TV & Radio
TV and radio listings will be updated every Friday
It’s easy to forget now, but there was a time when Public Enemy were genuinely feared by sections of the American establishment. As to why, this documentary profile outlines how the band welded leader Chuck D’s radical politics to extraordinary collages of samples, a combination that immediately connected with disaffected youth.
Another week, another alehouse, as Rory McGrath, archaeologist Paul Blinkhorn and the team explore the history of Ye Olde Smugglers Inn in the East Sussex village of Alfriston. Followed by How Beer Saved the World (10.00pm, History), which argues that farmers first grew grain for brewing purposes.
You really didn’t want to get ill back in the olden days. That seems to be the main message of tonight’s episode in the series looking at our forebears’ beliefs. In a particularly visceral moment, host Tony Robinson is plonked in a pit filled with blood and other bits of slaughtered cattle as he recreates a ‘cure’ from yesteryear.
Jonny Dymond looks back to 1971, when East Pakistan (soon to be independent Bangladesh) was in crisis. In the midst of a brutal military crackdown, a brave young diplomat, Archer K Blood, sent a telegram accusing the Nixon government of being “morally bankrupt” in refusing to condemn what was happening.
Dominic Sandbrook continues his weekday series charting the history of the Post Office. He begins this week’s shows in 1840, the year when the Penny Black adhesive stamp was introduced. There’s an omnibus edition of the show on Friday at 9.00pm.
Covering similar ground to Ian Hislop’s recent documentary on Victorian bankers, Professor Hugh Cunningham looks at the history of philanthropy from the 18th century until the present day. Cunningham begins with penal reformer John Howard, the first man to be dubbed a philanthropist.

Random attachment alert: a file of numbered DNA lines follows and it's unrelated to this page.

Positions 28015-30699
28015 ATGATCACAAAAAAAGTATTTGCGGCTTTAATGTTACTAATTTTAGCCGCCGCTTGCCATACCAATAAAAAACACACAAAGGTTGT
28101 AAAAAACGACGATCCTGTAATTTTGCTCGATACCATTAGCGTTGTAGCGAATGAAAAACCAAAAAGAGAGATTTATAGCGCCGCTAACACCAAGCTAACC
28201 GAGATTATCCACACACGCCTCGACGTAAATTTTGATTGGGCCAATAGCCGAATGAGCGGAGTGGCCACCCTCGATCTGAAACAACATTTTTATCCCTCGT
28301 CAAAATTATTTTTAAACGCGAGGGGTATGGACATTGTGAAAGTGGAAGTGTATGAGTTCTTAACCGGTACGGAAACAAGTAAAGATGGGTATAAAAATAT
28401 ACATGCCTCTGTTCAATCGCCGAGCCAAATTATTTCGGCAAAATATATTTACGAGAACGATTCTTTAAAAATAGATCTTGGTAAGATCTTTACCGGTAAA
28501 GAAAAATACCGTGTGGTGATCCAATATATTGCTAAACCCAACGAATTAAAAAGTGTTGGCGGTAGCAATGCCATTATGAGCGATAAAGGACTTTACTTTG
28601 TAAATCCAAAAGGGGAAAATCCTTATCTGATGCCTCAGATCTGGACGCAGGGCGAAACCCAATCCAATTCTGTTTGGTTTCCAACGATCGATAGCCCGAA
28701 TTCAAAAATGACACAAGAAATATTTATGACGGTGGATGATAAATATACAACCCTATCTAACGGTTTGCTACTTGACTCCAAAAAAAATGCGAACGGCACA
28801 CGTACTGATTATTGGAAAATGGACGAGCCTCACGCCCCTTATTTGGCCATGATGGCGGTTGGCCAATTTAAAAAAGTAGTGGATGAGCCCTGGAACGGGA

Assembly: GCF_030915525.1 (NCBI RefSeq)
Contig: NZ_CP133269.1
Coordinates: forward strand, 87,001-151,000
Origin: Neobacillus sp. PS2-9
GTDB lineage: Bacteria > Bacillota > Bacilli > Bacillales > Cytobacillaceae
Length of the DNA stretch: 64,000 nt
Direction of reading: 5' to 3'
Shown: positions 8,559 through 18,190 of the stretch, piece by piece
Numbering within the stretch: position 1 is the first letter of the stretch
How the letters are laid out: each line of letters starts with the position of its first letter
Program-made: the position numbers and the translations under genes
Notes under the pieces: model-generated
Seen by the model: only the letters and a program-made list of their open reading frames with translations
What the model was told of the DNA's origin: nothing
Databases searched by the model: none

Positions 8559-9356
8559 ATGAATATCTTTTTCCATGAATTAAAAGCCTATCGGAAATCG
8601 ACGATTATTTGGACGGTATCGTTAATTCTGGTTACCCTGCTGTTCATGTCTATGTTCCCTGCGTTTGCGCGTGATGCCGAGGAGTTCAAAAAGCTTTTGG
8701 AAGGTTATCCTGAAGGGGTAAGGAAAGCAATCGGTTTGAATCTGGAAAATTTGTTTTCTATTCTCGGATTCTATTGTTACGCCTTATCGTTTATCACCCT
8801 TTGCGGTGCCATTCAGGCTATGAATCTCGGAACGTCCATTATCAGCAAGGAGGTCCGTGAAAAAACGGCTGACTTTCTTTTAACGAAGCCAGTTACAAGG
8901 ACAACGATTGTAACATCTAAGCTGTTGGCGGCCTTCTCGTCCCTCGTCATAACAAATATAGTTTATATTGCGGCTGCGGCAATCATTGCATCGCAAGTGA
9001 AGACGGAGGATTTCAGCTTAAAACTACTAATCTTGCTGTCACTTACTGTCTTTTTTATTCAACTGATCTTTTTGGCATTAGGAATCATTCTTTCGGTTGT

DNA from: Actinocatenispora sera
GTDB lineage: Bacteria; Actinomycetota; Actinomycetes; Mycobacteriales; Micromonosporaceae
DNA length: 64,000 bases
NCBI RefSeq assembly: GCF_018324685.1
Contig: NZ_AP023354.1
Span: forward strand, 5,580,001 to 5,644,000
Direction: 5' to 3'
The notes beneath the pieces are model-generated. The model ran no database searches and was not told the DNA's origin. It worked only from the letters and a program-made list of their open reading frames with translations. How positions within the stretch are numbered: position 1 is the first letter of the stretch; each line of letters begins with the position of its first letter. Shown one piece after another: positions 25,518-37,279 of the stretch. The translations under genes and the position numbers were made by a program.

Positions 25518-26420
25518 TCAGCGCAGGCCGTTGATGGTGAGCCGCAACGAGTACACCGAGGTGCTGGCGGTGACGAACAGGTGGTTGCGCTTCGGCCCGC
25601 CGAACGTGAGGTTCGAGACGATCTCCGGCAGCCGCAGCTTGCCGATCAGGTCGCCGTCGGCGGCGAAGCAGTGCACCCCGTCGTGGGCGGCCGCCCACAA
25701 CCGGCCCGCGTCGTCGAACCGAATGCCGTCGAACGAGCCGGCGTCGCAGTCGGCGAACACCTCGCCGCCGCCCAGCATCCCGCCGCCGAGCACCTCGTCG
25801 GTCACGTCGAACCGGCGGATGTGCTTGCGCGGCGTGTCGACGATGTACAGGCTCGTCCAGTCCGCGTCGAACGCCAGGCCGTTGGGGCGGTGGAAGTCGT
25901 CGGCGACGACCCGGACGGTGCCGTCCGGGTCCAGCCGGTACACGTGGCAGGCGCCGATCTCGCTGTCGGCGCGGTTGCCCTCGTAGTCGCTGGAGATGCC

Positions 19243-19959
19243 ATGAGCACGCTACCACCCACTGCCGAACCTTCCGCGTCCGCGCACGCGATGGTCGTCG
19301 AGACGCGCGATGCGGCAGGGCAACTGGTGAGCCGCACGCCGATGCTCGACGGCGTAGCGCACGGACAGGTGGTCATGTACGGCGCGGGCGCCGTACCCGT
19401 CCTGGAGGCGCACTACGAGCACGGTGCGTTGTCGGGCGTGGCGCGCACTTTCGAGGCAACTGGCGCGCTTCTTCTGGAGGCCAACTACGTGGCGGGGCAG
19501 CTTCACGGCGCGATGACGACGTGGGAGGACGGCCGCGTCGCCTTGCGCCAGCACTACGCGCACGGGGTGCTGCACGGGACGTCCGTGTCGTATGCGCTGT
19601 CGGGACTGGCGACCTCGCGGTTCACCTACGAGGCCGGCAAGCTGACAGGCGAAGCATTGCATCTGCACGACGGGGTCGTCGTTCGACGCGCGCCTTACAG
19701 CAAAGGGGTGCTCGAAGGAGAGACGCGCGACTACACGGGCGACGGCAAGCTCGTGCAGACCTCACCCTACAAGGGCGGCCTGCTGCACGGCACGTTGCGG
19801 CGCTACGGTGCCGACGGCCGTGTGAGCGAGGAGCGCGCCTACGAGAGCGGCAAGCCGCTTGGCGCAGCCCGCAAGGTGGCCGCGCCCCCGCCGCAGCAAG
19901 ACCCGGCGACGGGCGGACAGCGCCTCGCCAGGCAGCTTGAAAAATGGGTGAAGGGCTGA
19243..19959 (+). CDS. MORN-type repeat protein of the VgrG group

Titter ye not. Stewart Lee speaks up for those brave men and women who don bells and wield hankies in the name of Morris dancing. It’s a form that proves to have a fascinating history. Moreover, it’s still evolving: consider the Morris/hip-hop collision pioneered by folk band the Demon Barbers for evidence.
On 14 December 1861, Victoria’s consort Albert died. How did the nation react? Marking 150 years since Albert’s demise, Peter Snow hunts for clues in the pages of the London Daily News. The paper carried reports of Albert’s decline, and how news of the death spread, in a pre-radio and telephone age, via the ringing of church bells.
Richard Taylor, who previously hosted Churches: How to Read Them, traces the story of bell-ringing in Britain over the past 1,500 years. It’s a tale that says much about British social history and also answers one of life’s eternal questions: just why is Big Ben’s bong so flat?
The second part of Simon Sebag Montefiore’s history of Jerusalem looks at the part played by Islam in its development. Covering the construction of the Dome of the Rock, plus the struggle between Saladin and Richard the Lionheart, the programme ends in the 13th century with King Frederick II’s attempts to bring peace via a power-sharing deal.